Meet the coder who's running for Congress

Software developers are a rare breed in the halls of government, but why is that and should there be more of them? One who’s running for Congress shares his thoughts

Picture of Dave ColeImage credit: Cole for Congress
Dave Cole

Software developers, as you've probably heard, are in short supply these days. While startups, existing companies and everybody else who needs some code written are having a hard time finding enough good developers, there's one less obvious place where programmers are particularly scarce: the United States Congress. Between the House and the Senate, only one of the current 113th Congress's 535 members has worked as a software engineer (as far as I could find): Representative Steve Scalise of Louisiana. Looking at the full breakdown of member occupations, we see that Congress, in fact, has more farmers (29), journalists (7), radio talk show hosts (5), pilots (3) and almond orchard owners (2) than software engineers. But, the number of developers in Congress just may increase by one this fall.

Dave Cole is a developer who is running for Congress from New Jersey's 2nd Congressional District. Cole worked in the White House for two years, as Deputy Director on the New Media Team and a Senior Advisor for Technology in the CIO office, during which time he helped take open source. Since 2011 he's worked as a general manager at MapBox.

When I learned about Cole's campaign, I reached out to ask him a few questions about his campaign and the benefits that programmers could bring to Congress. He was kind enough to share some thoughts with me.

Q: Aside from the generational reasons, why aren't there more software developers in politics?

A: "I think the general reason software engineers, teachers, small business owners and employees, and people from many professions outside of lawyers and political professionals are under-represented has to do with the amount of money it takes to mount a viable campaign, and how challenging it can be to raise the necessary funds."

Q: Do you see more programmers (or tech folks) choosing to go into politics in the future?

A: "I sure do. There's a need for analytically oriented professionals to tackle political and public policy problems. We've seen what the height of partisanship looks like. Let's try an influx of pragmatism instead...."

Q: What unique skills do you think programmers would bring to politics that would be beneficial?

A: "Like Rep. Rush Holt, the physicist Congressman from NJ talks about bringing the scientific method into public policy, I think web developers have a particularly useful problem-solving approach as well.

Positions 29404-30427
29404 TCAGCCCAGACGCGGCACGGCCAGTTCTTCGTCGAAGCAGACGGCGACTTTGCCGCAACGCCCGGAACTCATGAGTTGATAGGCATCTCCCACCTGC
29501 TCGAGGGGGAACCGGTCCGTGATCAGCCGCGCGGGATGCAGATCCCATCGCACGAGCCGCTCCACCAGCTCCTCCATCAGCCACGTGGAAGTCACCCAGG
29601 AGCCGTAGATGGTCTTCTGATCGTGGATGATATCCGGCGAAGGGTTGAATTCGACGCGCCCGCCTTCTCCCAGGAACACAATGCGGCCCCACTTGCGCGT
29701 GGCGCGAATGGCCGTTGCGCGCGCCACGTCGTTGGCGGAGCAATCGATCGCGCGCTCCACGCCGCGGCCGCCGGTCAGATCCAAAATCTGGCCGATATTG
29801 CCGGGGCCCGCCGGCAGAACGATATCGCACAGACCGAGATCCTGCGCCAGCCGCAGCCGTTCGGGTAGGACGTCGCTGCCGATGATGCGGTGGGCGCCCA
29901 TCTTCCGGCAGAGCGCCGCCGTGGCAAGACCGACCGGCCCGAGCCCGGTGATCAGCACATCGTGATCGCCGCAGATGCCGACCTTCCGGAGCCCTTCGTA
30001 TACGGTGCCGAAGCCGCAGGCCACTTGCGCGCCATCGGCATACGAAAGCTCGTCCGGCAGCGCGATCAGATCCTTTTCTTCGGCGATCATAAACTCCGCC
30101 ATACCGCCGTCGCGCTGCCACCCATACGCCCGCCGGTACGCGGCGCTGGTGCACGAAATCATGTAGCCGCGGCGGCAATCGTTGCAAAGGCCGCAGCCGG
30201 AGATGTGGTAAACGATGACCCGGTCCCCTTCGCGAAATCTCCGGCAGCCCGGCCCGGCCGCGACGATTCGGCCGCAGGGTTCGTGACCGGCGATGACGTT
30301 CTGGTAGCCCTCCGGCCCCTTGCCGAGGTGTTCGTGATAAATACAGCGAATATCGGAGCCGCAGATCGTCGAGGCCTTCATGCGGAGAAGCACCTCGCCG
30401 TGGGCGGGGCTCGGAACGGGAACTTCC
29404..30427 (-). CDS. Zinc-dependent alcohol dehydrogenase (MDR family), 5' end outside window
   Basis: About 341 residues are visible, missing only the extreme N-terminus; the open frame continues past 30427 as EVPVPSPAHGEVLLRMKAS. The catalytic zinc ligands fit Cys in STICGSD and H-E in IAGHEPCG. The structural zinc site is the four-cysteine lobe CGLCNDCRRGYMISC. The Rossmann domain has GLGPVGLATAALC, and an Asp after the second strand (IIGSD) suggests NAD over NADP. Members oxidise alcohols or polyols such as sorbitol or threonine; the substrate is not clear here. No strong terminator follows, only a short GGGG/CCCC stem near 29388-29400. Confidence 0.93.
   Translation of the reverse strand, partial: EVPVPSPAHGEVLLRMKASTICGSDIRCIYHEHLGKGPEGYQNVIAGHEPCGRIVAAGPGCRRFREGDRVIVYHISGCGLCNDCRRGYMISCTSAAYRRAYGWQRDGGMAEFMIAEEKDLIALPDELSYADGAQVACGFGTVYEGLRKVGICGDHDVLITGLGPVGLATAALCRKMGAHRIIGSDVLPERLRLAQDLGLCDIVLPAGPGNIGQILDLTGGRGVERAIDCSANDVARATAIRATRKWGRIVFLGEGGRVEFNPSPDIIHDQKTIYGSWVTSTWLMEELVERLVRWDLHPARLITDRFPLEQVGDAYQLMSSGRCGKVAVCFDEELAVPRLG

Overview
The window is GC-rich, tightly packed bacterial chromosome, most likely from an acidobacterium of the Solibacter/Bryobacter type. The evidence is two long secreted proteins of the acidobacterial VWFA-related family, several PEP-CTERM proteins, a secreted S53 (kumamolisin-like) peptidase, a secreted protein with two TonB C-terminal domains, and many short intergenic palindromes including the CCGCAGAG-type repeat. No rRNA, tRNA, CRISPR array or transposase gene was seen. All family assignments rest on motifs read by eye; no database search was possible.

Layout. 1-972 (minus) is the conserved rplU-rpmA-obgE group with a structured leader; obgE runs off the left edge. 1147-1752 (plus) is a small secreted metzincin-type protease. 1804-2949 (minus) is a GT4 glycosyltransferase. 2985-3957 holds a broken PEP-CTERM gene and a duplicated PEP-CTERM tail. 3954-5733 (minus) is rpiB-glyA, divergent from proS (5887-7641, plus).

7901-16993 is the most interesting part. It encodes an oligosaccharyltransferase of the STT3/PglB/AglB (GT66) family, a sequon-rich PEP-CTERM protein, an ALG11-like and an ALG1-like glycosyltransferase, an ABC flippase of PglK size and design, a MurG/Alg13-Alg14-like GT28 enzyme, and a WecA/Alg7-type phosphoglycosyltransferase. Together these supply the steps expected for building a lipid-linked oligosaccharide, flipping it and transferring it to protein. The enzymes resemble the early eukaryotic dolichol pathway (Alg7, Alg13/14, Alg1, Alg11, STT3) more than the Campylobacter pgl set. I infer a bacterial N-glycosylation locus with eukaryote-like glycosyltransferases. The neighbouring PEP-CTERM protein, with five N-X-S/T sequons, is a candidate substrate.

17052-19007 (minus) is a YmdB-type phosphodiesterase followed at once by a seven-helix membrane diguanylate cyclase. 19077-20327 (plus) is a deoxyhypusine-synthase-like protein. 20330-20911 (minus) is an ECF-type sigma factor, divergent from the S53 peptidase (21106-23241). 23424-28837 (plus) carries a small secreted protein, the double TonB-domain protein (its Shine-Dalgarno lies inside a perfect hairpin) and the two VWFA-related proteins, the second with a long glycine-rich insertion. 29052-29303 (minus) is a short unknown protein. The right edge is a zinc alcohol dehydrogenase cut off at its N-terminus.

When I approach a problem, my process is roughly this: identify the core issue to be addressed, understand what's been done in the past and why it hasn't worked, and lay out a plan to try iterative improvements to solve the problem. Then implement, constantly evaluate, and adjust the solution. I think an approach like this will go a long way.

Also, if you've watched a hearing in Congress on a technical issue, from looking into the problems with, patent reform, or the discussion on NSA domestic surveillance programs, you'll notice we really need people who better understand technology having a vote on the laws that govern it."

Q: Any special code, apps or software you or your team are using to manage your campaign?

A: "We're running the campaign out of Github. We use issue trackers for managing tasks, wiki pages for sharing documents, and repositories for keeping speeches, policy positions, and more under version control. Our website is a static website hosted on Github pages, built with Jekyll, and I have some open source plans in the works too. We manage our voter contact and the dynamic forms on our website through a progressive technology platform called NGPVAN."

Q: Many people these days think that everyone should learn how to code. Do you agree that everyone should learn to code?

A: "I believe everyone should have the opportunity to learn to code. It should be as accessible and encouraged learning as a foreign language. Learning code opens up many economic opportunities that should be available to everyone. One of the biggest challenges the tech sector faces is a pipeline of trained employees, so we should do everything we can to get more young people from diverse backgrounds the support they need to learn programming...."

I like a lot of what Cole has to say and think that Congress could benefit from having more members with a software development background. They're problem solvers by nature and many, as we've seen with the growth of open source, are open to working together on solutions. As Cole told me, "We've got real issues to solve in our society and we need more technologists and designers taking them on."

Why not give them a chance?

Read more of Phil Johnson's #Tech blog and follow the latest IT news at ITworld. Follow Phil on Twitter at @itwphiljohnson. For the latest IT news, analysis and how-tos, follow ITworld on Twitter and Facebook.

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